The companion novel to last year’s fairy tale mashup Enchanted, Hero is every bit as delightful as its predecessor – in fact, it may just be more delightful than its sister novel. In Enchanted, I loved the use of different fairytales, spun and tilted ever so slightly off their axis. The only drawback to that novel? The saccharine nature of heroine Sunday – who was a little too bonny and blithe and good and gay for my tastes. I remember reading that thinking to myself how much I’d rather read one of Sunday’s sisters’ stories – perhaps Monday, with her curse of beauty (and truly it is a curse that has only caused her heartache and insincere relationships based on superficial adoration instead of true love), or the seemingly clumsy and solidly un-magical Saturday. I was so thrilled when I learned of Hero, especially when I found out this was to be Saturday’s story – because, truly, I think I fell a little bit in love with this sister as soon as I met her, wielding her trusty axe and chopping firewood for the family in Enchanted.
In Hero, it is the characters that truly shine and make the book so memorable. Saturday Woodcutter is, at first blush, a typical, archetypal, tomboy/warrior heroine. She’s brash and strong, she’s bestowed with a magical destiny, and she has a magical sword to boot. But Saturday is so much more than a mere stock character. She’s actually clumsy and slow without her magical sword, but she’s stubborn and incredibly persistent when it comes to improving her skill without the aid of magic, and admirable in her dedication to family.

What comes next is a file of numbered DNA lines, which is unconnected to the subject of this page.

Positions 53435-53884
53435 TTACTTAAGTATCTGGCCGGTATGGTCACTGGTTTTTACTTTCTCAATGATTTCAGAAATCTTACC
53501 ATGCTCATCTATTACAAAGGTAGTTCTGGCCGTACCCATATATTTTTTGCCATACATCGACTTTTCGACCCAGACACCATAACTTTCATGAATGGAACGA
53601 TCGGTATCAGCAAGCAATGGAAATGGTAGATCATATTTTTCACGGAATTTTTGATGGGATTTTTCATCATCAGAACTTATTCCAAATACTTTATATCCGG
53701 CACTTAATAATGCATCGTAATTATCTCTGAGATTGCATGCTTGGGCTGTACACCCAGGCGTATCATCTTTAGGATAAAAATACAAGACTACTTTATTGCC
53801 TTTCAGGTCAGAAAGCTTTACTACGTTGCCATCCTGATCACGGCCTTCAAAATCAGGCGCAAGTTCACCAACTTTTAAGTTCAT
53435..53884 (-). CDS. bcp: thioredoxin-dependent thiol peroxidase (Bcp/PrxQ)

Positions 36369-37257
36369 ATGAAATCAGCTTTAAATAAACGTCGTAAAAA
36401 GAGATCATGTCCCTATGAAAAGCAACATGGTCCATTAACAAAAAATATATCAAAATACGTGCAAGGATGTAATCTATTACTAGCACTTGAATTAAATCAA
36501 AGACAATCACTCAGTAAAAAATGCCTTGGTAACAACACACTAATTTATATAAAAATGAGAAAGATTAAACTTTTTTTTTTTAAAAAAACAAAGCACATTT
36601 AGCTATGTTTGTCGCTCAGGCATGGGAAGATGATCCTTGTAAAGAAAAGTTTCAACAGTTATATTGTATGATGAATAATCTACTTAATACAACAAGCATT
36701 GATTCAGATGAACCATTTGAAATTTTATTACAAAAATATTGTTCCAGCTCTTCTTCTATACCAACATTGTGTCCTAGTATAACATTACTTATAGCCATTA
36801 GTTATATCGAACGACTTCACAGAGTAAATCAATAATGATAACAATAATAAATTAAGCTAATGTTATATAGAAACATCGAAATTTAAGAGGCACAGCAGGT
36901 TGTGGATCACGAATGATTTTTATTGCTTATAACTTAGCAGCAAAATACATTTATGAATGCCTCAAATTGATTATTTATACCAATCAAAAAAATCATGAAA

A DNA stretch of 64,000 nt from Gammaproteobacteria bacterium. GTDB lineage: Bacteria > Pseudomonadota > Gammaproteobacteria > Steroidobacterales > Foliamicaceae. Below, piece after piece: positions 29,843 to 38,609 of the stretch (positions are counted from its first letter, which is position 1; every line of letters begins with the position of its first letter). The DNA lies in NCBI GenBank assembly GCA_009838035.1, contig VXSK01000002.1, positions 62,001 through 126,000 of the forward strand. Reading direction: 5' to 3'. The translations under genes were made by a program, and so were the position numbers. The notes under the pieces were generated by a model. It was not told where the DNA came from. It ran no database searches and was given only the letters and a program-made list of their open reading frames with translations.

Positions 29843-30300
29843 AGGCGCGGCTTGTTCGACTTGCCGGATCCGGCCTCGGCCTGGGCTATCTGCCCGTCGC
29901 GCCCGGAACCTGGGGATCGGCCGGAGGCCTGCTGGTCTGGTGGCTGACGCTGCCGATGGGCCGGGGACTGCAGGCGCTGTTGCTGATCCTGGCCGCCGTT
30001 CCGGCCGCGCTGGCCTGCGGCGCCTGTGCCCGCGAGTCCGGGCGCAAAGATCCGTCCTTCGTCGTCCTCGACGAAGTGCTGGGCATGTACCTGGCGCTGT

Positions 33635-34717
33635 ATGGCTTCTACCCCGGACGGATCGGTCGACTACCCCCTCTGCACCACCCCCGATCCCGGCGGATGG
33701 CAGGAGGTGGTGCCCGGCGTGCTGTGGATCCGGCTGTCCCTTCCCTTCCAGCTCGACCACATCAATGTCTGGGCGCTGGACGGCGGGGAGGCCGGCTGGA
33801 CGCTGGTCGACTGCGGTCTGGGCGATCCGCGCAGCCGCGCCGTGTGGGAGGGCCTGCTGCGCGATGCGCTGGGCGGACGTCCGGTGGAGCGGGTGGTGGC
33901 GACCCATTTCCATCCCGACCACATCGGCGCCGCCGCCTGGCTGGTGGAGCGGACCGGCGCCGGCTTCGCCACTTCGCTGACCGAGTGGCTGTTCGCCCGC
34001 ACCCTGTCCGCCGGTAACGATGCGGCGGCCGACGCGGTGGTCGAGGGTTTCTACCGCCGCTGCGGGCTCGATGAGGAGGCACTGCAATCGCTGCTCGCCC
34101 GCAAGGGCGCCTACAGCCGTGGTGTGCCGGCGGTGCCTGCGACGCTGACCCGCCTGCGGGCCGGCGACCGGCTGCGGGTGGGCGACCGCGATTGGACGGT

Saturday’s praises said, the true wonder of Hero in my opinion is the wonderful gender role-reversal fairy tale. Heroine Saturday, jokingly called the “giantess” by everyone, is tall, muscular, and charges headfirst into trouble and violence – in short, she possesses so-called traditional masculine traits one would see, perhaps, in a Hero prince. Saturday is swooped up by a witch’s familiar because the witch/familiar think she is her brother Jack Woodcutter – on account of her masculine appearance and attitude – and she is taken to the Witch’s ice castle at the top of the world. Here she meets Peregrine, a lord who has been cursed and tricked into taking the place of the witch’s daughter. In Saturday’s words, Peregrine is a very handsome girl, or a very pretty boy – he is an androgyne, who identifies as male, but has long supple hair and soft feminine features. Because of the witch he masquerades as her daughter, wearing skirts and pretending to be a woman for over a hundred years. In contrast to Saturday’s “masculinity,” Peregrine is delicate, gentle, and compassionate; that is, he possesses the traditional so-called “female” characteristics we usually see in fantasy/fairy tales.